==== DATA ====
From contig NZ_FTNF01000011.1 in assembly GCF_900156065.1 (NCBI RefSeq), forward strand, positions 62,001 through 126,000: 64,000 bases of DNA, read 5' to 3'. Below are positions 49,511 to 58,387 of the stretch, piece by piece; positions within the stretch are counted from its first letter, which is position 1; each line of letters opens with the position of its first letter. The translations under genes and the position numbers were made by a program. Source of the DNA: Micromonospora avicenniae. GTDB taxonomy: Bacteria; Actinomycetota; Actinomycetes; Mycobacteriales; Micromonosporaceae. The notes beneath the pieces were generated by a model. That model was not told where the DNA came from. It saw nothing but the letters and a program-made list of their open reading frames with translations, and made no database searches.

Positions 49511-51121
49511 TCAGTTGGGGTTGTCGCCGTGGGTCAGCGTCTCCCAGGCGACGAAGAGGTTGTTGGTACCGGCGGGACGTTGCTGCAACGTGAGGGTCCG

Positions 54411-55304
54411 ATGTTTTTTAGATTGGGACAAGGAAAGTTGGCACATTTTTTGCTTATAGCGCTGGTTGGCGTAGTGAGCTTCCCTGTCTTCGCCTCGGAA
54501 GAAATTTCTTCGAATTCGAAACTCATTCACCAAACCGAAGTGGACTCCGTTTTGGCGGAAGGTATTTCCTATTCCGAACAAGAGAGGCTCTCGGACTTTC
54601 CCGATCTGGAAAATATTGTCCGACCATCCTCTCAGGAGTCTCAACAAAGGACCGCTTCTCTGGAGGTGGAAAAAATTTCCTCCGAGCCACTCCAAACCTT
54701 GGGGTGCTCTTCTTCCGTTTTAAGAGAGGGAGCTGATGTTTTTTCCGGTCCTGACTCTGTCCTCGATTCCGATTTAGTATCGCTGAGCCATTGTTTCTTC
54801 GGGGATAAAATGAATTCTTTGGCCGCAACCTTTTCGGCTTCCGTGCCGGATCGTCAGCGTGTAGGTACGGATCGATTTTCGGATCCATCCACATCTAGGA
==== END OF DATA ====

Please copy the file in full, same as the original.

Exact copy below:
From contig NZ_FTNF01000011.1 in assembly GCF_900156065.1 (NCBI RefSeq), forward strand, positions 62,001 through 126,000: 64,000 bases of DNA, read 5' to 3'. Below are positions 49,511 to 58,387 of the stretch, piece by piece; positions within the stretch are counted from its first letter, which is position 1; each line of letters opens with the position of its first letter. The translations under genes and the position numbers were made by a program. Source of the DNA: Micromonospora avicenniae. GTDB taxonomy: Bacteria; Actinomycetota; Actinomycetes; Mycobacteriales; Micromonosporaceae. The notes beneath the pieces were generated by a model. That model was not told where the DNA came from. It saw nothing but the letters and a program-made list of their open reading frames with translations, and made no database searches.

Positions 49511-51121
49511 TCAGTTGGGGTTGTCGCCGTGGGTCAGCGTCTCCCAGGCGACGAAGAGGTTGTTGGTACCGGCGGGACGTTGCTGCAACGTGAGGGTCCG

Positions 54411-55304
54411 ATGTTTTTTAGATTGGGACAAGGAAAGTTGGCACATTTTTTGCTTATAGCGCTGGTTGGCGTAGTGAGCTTCCCTGTCTTCGCCTCGGAA
54501 GAAATTTCTTCGAATTCGAAACTCATTCACCAAACCGAAGTGGACTCCGTTTTGGCGGAAGGTATTTCCTATTCCGAACAAGAGAGGCTCTCGGACTTTC
54601 CCGATCTGGAAAATATTGTCCGACCATCCTCTCAGGAGTCTCAACAAAGGACCGCTTCTCTGGAGGTGGAAAAAATTTCCTCCGAGCCACTCCAAACCTT
54701 GGGGTGCTCTTCTTCCGTTTTAAGAGAGGGAGCTGATGTTTTTTCCGGTCCTGACTCTGTCCTCGATTCCGATTTAGTATCGCTGAGCCATTGTTTCTTC
54801 GGGGATAAAATGAATTCTTTGGCCGCAACCTTTTCGGCTTCCGTGCCGGATCGTCAGCGTGTAGGTACGGATCGATTTTCGGATCCATCCACATCTAGGA